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IRS Faces Crisis Due to Large Number of Backlogs as Tax Season Gets Near

The Internal Revenue Service Building, located in the center of the Federal Triangle complex in Washington, D.C. (source: Library of Congress on wikimedia)

The Internal Revenue Service (IRS) faces a large number of backlogs as the tax season approaches, according to the National Taxpayer Advocate’s Annual Report to Congress. It pertains to the 11.1 million returns from 2020 and 2019 that were left uncleared until June 2021, among others. 

The report stated, “Yet 2021 was the most challenging year ever for taxpayers.” Generally, the backlogs were due to out-of-date technology and a lack of staff members.

Factors Affecting Tax Administration

The National Taxpayer Advocate found that lengthy processing of backlogs led to long refund delays. For instance, according to the IRS, it takes up to at least eight months to process paper returns. There were also 9.8 million individual returns in IRS’s Error Resolution System (ERS) as the filing season was closed, and each of these required manual processing.

Another lowlight in the tax administration in 2021 was the escalation of received calls due to the COVID-19 pandemic. It led to a low level of phone service as the callers could not consult their tax-related questions. In return, taxpayers relied on the IRS’ Where’s My Refund? Tool, but its program has limitations that could not answer the taxpayers’ inquiries.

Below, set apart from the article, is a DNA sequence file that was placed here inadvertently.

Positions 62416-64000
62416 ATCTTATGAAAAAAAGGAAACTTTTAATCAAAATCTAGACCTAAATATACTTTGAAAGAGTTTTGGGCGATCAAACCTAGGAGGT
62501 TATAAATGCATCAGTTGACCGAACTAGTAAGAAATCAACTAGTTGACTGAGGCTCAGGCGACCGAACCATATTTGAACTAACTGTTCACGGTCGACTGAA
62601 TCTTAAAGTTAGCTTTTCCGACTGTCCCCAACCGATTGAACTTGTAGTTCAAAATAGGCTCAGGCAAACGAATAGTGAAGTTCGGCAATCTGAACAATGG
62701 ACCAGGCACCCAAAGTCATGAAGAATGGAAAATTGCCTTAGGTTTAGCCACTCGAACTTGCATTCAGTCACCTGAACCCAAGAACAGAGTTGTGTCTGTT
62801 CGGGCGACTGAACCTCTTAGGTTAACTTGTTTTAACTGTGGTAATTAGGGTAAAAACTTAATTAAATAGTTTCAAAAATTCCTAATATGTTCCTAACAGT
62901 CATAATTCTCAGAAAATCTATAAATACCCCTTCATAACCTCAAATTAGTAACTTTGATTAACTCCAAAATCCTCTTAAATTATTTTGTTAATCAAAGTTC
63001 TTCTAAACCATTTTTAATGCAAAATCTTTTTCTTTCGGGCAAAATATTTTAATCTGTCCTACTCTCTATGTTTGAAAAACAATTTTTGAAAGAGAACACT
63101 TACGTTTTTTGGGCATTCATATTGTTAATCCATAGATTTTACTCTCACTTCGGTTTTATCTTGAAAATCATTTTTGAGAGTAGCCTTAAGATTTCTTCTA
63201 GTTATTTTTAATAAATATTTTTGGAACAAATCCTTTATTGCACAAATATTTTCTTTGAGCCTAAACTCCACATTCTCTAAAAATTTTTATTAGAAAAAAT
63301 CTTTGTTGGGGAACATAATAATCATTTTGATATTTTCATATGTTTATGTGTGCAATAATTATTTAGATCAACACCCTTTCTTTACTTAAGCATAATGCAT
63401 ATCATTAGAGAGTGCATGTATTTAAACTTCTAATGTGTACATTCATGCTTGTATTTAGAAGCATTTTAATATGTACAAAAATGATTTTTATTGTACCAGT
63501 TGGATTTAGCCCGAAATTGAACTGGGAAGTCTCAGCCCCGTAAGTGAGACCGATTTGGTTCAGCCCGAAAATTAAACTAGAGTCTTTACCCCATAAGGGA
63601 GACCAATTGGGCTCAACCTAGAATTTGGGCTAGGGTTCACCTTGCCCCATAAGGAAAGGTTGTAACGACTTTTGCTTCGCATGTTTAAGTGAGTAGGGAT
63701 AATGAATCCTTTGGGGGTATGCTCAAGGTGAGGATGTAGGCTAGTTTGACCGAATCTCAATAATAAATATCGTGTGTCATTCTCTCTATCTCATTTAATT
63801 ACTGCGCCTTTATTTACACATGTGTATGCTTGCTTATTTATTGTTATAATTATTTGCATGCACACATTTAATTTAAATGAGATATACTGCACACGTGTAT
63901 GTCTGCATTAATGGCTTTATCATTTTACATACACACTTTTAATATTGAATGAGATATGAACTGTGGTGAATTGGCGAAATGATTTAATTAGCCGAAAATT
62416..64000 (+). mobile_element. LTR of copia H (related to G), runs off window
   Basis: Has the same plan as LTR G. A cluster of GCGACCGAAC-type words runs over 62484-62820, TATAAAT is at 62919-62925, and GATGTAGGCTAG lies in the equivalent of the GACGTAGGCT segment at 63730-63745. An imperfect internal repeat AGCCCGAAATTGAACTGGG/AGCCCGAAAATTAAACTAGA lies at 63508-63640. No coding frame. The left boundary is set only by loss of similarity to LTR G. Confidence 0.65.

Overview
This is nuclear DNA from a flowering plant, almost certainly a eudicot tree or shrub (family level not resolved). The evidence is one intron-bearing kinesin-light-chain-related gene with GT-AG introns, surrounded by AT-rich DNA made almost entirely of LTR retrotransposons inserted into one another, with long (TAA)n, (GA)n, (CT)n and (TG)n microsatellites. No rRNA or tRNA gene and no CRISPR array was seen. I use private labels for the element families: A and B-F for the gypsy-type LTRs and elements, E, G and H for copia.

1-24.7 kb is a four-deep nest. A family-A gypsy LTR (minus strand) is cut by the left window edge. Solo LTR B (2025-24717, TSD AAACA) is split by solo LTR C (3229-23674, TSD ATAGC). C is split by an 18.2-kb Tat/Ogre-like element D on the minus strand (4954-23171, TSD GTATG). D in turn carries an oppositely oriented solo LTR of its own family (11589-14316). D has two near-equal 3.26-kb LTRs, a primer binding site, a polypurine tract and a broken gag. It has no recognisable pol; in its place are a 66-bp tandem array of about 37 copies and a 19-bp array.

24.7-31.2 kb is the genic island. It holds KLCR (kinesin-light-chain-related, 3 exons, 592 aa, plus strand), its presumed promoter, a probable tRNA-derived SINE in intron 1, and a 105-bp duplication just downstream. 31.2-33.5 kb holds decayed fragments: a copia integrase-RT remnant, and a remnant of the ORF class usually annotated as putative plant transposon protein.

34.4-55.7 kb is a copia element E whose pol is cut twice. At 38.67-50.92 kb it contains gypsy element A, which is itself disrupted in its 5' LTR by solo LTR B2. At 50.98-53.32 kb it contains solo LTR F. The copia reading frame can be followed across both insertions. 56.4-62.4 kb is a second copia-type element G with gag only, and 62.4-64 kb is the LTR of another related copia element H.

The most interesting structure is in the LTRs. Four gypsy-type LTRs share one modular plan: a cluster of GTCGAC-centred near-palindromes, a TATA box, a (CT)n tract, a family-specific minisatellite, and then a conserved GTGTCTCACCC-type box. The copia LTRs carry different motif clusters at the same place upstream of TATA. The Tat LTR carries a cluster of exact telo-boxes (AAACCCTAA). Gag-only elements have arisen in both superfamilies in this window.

Additionally, tens of millions of notices had to be sent. However, the refunds were further delayed due to the long process of taxpayer responses to its notices. Some cases led to premature collection notices. 

Effect of IRS

Erin Collins, from the National Taxpayer Advocate, said that the IRS is encountering a crisis. He said that in 2021, over a prolonged time, taxpayers had to wait for their tax returns, refunds, and correspondence to be processed, issued, and addressed, respectively.

Collins added in the report that the IRS tended to attribute unique challenges brought by the COVID-19 pandemic. However, even before this global health crisis, IRS’s taxpayer services and technology were already inadequate.

As for the taxpayers, they can avoid delays in receiving their 2021 refunds. According to IRS Commissioner Chuck Rettig on January 17 (Monday), taxpayers are advised to avoid and file paper returns electronically. Doing so allows refund payments to be made by direct deposit. 

Read more:

IRS Accepts, Processes 2021 Tax Year Returns Starting January 24 

World Bank Says COVID-19 Strikes Poverty on Millions of People 


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